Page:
segunda-feira, 4 de julho de 2005

Tribunal Supremo dos EUA: O´Connor renuncia...

«Justice Sandra Day O'Connor's resignation is likely to have a dramatic effect on the future direction of the Supreme Court and her replacement must be a strong supporter of the Bill of Rights, according to Americans United for Separation of Church and State.
"Justice O'Connor was a key swing vote on church and state and many other social issues," said the Rev. Barry W. Lynn, Americans United executive director. "We must insist that President Bush replace her with a nominee who respects individual freedom.
"O'Connor was a conservative," Lynn continued, "but she saw the complexity of church-state issues and tried to choose a course that respected the country's religious diversity. Her resignation potentially opens the door to the greatest change in the court's direction in modern history."
Lynn noted that O'Connor's support for separation of church and state was not consistent. She ruled against government-sponsored religion in public schools but supported tax subsidies to private religious schools through vouchers and other forms of aid. Most recently, she opposed government display of the Ten Commandments in a pair of decisions handed down earlier this week.
O'Connor was a strong supporter of free exercise of religion and opposed efforts to give the government increased power to curb religious practices.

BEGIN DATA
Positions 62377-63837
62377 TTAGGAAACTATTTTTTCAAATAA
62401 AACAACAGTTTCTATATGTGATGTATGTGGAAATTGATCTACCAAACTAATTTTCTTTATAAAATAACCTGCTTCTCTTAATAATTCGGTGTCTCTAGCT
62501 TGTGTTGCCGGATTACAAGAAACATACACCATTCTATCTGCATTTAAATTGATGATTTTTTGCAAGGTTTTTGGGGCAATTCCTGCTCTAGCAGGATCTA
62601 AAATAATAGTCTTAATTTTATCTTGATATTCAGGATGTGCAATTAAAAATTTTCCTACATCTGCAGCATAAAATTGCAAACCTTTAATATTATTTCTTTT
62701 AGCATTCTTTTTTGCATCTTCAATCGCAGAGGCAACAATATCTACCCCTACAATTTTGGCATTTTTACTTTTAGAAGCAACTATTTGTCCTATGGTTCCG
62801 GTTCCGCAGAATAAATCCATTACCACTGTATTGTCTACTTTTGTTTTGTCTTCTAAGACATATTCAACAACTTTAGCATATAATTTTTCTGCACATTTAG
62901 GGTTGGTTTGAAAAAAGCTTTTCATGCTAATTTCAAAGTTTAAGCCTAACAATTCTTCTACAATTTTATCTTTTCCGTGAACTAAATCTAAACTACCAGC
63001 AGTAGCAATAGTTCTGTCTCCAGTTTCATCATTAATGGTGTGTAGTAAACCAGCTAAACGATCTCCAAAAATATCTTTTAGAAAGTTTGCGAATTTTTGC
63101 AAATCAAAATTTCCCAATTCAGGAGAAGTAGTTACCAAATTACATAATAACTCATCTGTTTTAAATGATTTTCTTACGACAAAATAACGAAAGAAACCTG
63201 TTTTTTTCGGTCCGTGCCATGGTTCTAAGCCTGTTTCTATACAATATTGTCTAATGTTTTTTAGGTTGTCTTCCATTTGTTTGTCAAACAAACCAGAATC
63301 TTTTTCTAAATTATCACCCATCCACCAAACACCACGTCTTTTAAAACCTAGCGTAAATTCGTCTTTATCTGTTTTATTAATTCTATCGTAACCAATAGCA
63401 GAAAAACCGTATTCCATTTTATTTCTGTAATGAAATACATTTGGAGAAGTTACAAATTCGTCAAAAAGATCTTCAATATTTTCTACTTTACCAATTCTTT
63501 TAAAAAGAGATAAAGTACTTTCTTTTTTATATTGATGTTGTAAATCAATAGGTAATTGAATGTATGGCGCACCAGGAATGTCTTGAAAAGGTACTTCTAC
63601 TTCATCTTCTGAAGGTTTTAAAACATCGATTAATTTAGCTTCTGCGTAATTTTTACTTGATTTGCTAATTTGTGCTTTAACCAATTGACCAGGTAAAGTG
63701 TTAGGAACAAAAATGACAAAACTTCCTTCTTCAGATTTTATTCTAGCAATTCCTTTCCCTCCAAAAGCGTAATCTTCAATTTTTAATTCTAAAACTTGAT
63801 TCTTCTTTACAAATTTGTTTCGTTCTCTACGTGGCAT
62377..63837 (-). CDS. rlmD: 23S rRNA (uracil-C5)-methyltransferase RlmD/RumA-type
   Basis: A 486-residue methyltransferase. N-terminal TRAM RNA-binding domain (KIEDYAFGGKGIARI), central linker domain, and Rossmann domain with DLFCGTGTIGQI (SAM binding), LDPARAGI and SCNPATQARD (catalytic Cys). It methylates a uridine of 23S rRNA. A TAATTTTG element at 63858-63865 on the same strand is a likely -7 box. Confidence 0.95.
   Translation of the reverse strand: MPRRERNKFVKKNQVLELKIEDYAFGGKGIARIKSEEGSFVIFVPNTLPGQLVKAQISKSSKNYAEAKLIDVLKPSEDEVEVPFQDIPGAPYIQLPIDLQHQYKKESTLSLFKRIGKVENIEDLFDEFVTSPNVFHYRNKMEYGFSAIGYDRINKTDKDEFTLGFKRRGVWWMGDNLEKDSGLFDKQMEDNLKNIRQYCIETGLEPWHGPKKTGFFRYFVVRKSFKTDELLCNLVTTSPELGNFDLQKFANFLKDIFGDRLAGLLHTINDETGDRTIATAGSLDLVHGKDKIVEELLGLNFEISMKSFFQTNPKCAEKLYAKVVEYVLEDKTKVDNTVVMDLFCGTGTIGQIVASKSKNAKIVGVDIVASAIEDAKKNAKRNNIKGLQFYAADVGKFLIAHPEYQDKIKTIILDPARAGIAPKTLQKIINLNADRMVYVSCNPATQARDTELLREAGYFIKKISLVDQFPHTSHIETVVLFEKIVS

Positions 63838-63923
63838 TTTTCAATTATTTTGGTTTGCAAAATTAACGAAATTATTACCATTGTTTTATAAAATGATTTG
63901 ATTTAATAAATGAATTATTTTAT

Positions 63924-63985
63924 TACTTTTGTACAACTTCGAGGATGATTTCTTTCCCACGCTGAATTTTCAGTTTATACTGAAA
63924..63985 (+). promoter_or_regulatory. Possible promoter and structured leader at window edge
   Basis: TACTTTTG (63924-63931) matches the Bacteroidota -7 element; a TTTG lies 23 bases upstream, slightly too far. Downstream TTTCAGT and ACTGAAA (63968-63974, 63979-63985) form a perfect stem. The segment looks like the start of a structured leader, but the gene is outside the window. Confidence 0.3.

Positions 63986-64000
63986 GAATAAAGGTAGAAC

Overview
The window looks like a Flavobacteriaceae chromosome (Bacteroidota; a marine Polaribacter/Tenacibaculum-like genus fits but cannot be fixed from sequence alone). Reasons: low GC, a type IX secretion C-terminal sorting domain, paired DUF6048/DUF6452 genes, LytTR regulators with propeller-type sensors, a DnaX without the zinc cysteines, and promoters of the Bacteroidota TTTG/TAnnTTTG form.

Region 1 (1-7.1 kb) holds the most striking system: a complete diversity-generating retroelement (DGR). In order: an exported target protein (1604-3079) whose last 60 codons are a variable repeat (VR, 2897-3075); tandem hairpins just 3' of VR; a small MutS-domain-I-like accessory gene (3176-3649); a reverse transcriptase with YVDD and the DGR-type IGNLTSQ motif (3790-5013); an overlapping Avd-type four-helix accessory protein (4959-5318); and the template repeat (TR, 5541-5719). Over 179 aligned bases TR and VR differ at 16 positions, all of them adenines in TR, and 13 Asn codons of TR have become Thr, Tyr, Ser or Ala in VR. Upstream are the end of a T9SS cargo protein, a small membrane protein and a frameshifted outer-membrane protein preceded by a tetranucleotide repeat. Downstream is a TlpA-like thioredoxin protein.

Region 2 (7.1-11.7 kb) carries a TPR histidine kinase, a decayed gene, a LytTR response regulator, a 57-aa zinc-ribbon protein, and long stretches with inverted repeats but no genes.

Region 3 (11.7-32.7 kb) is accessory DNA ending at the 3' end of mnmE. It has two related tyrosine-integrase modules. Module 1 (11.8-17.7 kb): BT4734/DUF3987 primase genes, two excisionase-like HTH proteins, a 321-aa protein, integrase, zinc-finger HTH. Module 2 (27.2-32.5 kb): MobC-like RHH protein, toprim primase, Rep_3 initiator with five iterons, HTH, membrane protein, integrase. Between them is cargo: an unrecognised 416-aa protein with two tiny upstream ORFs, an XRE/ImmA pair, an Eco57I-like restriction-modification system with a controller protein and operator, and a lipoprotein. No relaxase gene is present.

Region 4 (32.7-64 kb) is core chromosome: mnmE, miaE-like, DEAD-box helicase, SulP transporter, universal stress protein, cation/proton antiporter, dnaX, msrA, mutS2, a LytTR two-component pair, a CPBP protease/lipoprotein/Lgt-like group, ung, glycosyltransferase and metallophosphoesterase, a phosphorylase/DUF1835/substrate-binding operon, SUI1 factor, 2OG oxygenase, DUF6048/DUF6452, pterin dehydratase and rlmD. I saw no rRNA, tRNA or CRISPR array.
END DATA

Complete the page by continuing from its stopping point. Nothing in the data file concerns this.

Lynn said Bush should avoid selecting an extreme nominee who will unleash a bitterly divisive battle over his or her confirmation.
Said Lynn, "The best way to make sure this process works is for the president to seek the advice of Senators from both parties and select a mainstream nominee who can achieve broad, bi-partisan support, just as presidents from both parties have done in the past.
"During the 2000 election, President Bush said he admires justices like Antonin Scalia," Lynn said. "Putting another Scalia on the high court would be a mistake. It would only escalate already divisive 'culture war' issues and spark a string of decisions that could fragment Americans along religious lines."

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